There are times when things come together perfectly for a teacher. I had one of those moments the other day, and, like many things I tend to write about, only other teachers seem to understand the kick I get out of it.
Years before I was ever a teacher, or even thinking of teaching, I worked flipping burgers, a job that is often looked down upon. I learned to make a really nice burger and the value of hard work, but other than that, I didn’t know how to apply those skills to my current teaching job.
Until, that is, I had to teach compound, complex, and compound-complex sentences.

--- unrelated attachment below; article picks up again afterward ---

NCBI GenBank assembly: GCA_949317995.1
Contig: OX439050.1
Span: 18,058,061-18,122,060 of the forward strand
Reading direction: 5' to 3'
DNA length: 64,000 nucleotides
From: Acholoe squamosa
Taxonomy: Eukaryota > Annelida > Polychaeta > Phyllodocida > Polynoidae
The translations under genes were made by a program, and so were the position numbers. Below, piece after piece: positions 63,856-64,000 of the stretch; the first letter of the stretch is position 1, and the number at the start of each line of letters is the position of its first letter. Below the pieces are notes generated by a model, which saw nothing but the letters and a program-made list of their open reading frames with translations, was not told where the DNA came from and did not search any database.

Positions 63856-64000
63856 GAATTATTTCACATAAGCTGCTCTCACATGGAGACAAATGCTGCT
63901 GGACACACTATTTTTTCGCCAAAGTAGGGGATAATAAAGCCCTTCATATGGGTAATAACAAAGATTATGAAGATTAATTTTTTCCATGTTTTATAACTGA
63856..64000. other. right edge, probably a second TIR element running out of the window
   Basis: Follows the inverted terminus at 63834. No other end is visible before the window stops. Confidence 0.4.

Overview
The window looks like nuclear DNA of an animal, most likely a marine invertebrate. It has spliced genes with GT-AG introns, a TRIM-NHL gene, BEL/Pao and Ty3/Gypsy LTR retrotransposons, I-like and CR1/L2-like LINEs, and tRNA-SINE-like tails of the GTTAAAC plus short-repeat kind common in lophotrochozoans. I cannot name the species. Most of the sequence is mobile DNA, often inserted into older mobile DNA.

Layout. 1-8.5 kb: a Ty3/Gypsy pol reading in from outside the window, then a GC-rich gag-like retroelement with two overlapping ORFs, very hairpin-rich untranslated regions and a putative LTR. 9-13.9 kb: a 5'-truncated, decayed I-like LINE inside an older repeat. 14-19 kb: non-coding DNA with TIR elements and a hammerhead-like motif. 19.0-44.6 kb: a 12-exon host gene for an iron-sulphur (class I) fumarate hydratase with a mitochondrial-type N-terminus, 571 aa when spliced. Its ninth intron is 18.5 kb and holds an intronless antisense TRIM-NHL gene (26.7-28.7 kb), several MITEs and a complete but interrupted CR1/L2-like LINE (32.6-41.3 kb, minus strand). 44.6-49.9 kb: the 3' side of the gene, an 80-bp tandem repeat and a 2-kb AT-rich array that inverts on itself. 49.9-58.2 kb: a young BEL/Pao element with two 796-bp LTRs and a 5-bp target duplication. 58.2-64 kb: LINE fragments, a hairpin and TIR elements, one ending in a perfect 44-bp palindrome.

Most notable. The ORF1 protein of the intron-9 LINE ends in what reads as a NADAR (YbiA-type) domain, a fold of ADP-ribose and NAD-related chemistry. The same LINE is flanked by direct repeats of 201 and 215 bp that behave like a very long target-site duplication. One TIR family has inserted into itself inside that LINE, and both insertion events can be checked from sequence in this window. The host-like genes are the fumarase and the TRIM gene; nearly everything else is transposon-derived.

In the middle of a dry textbook lesson on sentences, I was looking for some sort of analogy that related to our subject and then it hit me: A simple sentence is like a plain burger. It’s an independent clause without any flavor: edible, but boring. Add another patty and some conjunctions/cheese to bind them together and you get a more interesting sentence/burger. Finally, dependent clauses, the condiments of the grammar world, add flavor and meaning to an existing sentence/burger but cannot be spoken/eaten by themselves.
It all came together mid-lesson. With the SMARTboard I was able to make a fantastic manipulative on the fly for my students to use and reference. Nearly every student aced his or her grammar test this week, and we celebrated with—what else—White Castle cheeseburgers.